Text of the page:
The US recession is beginning, but financial markets seem to only care about Gilead’s Remdesivir. Risk appetite is roaring back on news that positive data came out of the National Institute of Allergy and Infectious Diseases’ (NIAID) study of the investigational antiviral remdesivir for the treatment of Covid-19. Today’s main event was not the Fed policy decision, nor that the US economy shrank by 4.8%, the sharpest pace since the Great Recession, but news that Gilead’s anti-viral drug Remdesivir met the primary endpoint of a government run study to treat the COVID-19.
Optimism is growing that Remdesivir will get fast track approval, but traders need to exercise some caution as it has yet to be proven safe nor effective in treating COVID-19. Dr. Fauci (Dir of National Institute of Allergy and Infectious Diseases) will hold a press conference later today regarding Remdesivir.
The results showed that a shorter 5-day treatment with the Remdesivir works just as well as a longer 10-day regimen, which will likely support calls for greater testing abilities. The pressure will grow on the federal government to help the states get testing, but with a possible treatment nearing FDA approval, the Trump administration will likely become more supportive.
The record long US expansion has ended. The US economy is headed to a recession following the first quarter contraction of 4.8%, which was slightly more than the expected 4% decline. Consumer spending fell off a cliff and posted its worst drop since 1980, an eye-dropping 7.6% plunge. Business fixed investment had its worst decline since the Great Recession and consumption of services had its worst fall ever. Grocery spending rose to a record, a surprise to no one.
The focus will quickly shift to the second quarter and despite rolling reopening optimism, the economy could still shrink between 30-40%. Too much needs to go right for US economic activity to recover quickly and a lot of that will depend on the availability of rapid, widespread testing, approval of treatments, and the ability for drug companies to ramp up production domestically and internationally. Optimism seems warranted, but it might best be place for the third quarter.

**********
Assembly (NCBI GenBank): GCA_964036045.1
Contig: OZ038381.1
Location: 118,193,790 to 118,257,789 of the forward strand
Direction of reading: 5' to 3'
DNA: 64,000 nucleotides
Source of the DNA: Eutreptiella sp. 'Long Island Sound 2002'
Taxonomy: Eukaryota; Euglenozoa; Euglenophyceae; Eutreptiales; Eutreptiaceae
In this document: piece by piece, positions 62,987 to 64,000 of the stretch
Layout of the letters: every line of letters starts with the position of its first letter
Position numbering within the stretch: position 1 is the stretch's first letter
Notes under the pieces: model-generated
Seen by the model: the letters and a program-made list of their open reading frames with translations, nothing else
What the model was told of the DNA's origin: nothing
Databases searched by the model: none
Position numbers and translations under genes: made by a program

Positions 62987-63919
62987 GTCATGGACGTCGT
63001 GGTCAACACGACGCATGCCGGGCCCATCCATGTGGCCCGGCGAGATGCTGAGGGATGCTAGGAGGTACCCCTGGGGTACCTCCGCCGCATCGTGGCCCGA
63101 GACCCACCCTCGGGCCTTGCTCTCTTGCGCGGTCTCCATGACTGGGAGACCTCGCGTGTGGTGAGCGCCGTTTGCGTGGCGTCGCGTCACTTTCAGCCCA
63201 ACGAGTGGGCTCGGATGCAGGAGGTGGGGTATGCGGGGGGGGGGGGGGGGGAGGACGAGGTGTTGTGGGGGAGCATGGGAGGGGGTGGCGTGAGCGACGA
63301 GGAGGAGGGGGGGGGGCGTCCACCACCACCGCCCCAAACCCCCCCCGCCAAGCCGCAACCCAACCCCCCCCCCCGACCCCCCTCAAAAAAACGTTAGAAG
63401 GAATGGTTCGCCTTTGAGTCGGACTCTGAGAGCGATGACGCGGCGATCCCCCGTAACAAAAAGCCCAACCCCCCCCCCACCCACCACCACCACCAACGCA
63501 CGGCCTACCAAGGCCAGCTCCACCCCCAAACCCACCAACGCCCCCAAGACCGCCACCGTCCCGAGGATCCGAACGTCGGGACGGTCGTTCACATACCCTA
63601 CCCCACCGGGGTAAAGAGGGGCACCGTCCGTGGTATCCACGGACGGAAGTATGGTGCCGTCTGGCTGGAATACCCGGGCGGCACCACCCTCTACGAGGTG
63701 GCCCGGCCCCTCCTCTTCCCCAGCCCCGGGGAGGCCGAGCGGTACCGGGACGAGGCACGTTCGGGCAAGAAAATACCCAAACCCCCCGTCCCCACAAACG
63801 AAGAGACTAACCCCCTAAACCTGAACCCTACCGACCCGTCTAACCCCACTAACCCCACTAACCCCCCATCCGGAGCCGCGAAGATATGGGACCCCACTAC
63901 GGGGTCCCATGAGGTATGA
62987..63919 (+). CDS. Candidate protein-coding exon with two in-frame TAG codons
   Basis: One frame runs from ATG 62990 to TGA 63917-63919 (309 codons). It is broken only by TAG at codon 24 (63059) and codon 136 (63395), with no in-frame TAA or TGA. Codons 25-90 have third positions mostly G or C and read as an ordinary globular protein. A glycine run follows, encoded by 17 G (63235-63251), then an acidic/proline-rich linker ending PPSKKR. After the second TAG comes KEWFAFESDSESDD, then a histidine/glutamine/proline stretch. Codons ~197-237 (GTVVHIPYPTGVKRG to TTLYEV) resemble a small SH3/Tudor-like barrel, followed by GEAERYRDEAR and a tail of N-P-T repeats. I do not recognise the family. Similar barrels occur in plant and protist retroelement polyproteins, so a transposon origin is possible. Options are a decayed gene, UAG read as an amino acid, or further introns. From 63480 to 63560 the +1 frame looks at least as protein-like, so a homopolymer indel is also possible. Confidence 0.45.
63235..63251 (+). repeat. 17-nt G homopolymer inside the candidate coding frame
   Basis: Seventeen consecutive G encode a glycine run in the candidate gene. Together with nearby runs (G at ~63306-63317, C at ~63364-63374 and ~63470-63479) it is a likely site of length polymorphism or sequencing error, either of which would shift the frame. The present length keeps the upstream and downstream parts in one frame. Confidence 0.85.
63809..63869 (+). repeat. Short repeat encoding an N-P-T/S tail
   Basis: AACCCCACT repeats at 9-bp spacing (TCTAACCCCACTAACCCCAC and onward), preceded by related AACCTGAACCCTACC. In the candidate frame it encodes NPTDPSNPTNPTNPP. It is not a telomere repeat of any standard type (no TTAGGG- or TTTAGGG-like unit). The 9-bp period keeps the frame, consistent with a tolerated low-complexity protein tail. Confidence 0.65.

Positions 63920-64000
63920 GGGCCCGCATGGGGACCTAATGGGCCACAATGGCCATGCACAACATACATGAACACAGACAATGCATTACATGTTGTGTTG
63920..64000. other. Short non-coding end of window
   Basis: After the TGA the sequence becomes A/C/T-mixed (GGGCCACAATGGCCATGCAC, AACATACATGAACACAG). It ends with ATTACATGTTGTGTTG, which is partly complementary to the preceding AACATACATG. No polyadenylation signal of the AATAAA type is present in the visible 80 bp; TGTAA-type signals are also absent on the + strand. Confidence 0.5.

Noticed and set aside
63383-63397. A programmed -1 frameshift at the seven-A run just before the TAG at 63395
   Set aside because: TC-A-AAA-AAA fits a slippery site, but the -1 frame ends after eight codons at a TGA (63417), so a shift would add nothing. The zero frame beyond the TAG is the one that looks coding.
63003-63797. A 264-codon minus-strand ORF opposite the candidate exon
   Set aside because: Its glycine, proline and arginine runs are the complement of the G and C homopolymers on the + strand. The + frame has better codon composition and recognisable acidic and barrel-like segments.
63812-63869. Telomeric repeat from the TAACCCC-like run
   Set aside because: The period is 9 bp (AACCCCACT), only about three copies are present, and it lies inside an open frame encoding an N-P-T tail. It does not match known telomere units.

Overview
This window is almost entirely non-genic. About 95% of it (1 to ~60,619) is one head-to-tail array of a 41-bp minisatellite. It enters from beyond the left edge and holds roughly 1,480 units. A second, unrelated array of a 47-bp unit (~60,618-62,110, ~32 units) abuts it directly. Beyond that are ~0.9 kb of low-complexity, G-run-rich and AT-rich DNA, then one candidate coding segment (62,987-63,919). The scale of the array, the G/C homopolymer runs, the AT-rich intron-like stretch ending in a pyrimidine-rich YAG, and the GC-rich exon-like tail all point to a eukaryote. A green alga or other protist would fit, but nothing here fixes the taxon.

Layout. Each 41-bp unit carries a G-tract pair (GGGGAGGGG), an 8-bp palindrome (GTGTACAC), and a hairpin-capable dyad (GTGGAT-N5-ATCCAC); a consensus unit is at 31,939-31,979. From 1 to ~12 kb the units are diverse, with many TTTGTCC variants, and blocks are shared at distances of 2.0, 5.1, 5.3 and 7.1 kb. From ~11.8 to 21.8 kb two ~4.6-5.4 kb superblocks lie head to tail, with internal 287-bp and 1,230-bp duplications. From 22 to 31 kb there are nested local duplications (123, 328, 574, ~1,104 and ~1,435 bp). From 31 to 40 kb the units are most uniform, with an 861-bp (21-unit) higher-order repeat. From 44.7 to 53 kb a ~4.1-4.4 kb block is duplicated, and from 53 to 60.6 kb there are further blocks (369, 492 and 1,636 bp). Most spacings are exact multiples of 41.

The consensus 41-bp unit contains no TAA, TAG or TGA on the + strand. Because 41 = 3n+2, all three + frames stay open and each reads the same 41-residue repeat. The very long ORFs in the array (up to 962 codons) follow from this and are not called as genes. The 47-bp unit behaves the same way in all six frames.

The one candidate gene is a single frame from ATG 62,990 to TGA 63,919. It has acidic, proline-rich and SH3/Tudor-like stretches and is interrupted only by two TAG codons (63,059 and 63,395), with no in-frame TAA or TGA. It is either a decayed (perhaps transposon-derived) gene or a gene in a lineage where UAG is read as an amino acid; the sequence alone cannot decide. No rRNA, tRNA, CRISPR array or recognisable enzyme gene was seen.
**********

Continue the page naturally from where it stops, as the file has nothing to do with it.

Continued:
About an hour before Gilead’s news and the economic data, the Dow was pushed higher by Boeing, which saw shares rally following a 10% job cut announcement. Along with mixed earnings results, Boeing announced the reduction of commercial airline production rates. Boeing’s job cut news is bad for the economy but positive for the stock in the short-term as the company struggles to keep cash.
Oil prices are rallying as crude production cut efforts intensify and as hopes for a treatment in battling COVID-19 grow. Global storage capacity constraints are forcing the big boys, the Saudis and Russians to cut production earlier and deeper. WTI crude is also benefiting from optimism that economic activity could improve following Gilead’s good news with their Phase 3 trial of Remdesivir.
Oil volatility will remain high until the production cuts finally balance out coronavirus demand devastation. Oil prices can very easily spike back towards this week’s low as the outlook for a steady pickup with crude demand remains very uncertain.
US crude oil inventories are likely to show production continues to decline and refining rates will exemplify that demand is weakening.
Gold prices got pummeled after encouraging news from Gilead’s experimental drug to treat COVID-19 and after some better than expected corporate updates from Google and Boeing. Gold continues to hold onto the $1700 an ounce level ahead of the Fed policy decision, which is expected to provide more clarity with the recent wave stimulus measures that were announced to stabilize the stock market and alleviate strains on the financial system. The Fed will likely not close any door regarding further action and that should provide support for gold following the meeting. The US economic is unclear and this meeting is not the time to say that they are almost done supporting the economy and financial system.
Gold volatility will remain high and a tentative break of $1700 should see buyers emerge around the $1650 area. Central bank policy makers worldwide are still going to deliver further action over the next couple months at the very least and that should provide much support for gold. Gold’s path to record high territory is still there, it just might take most of summer to reach it.
Bitcoin is slowly recovering from its coronavirus crash as appetite for risky assets improve and as the highly awaited halving event nears. Bitcoin is also benefitting from a broadly weaker US dollar, which should see steady pressure as demand for safe-havens continue to ease as larger parts of the global economy reopen.
Practically the entire crypto space is rising and that trend could remain in place in the short-term as both mainstream interest improves and the halving event is just under two weeks away. The past two prior halving events saw Bitcoin strengthen as shrinking supply was met with rising interest. Bitcoin will find strong resistance from the $9200 level, which was where it traded before the scramble for cash saw Bitcoin post its third worst 24-hour trading day.
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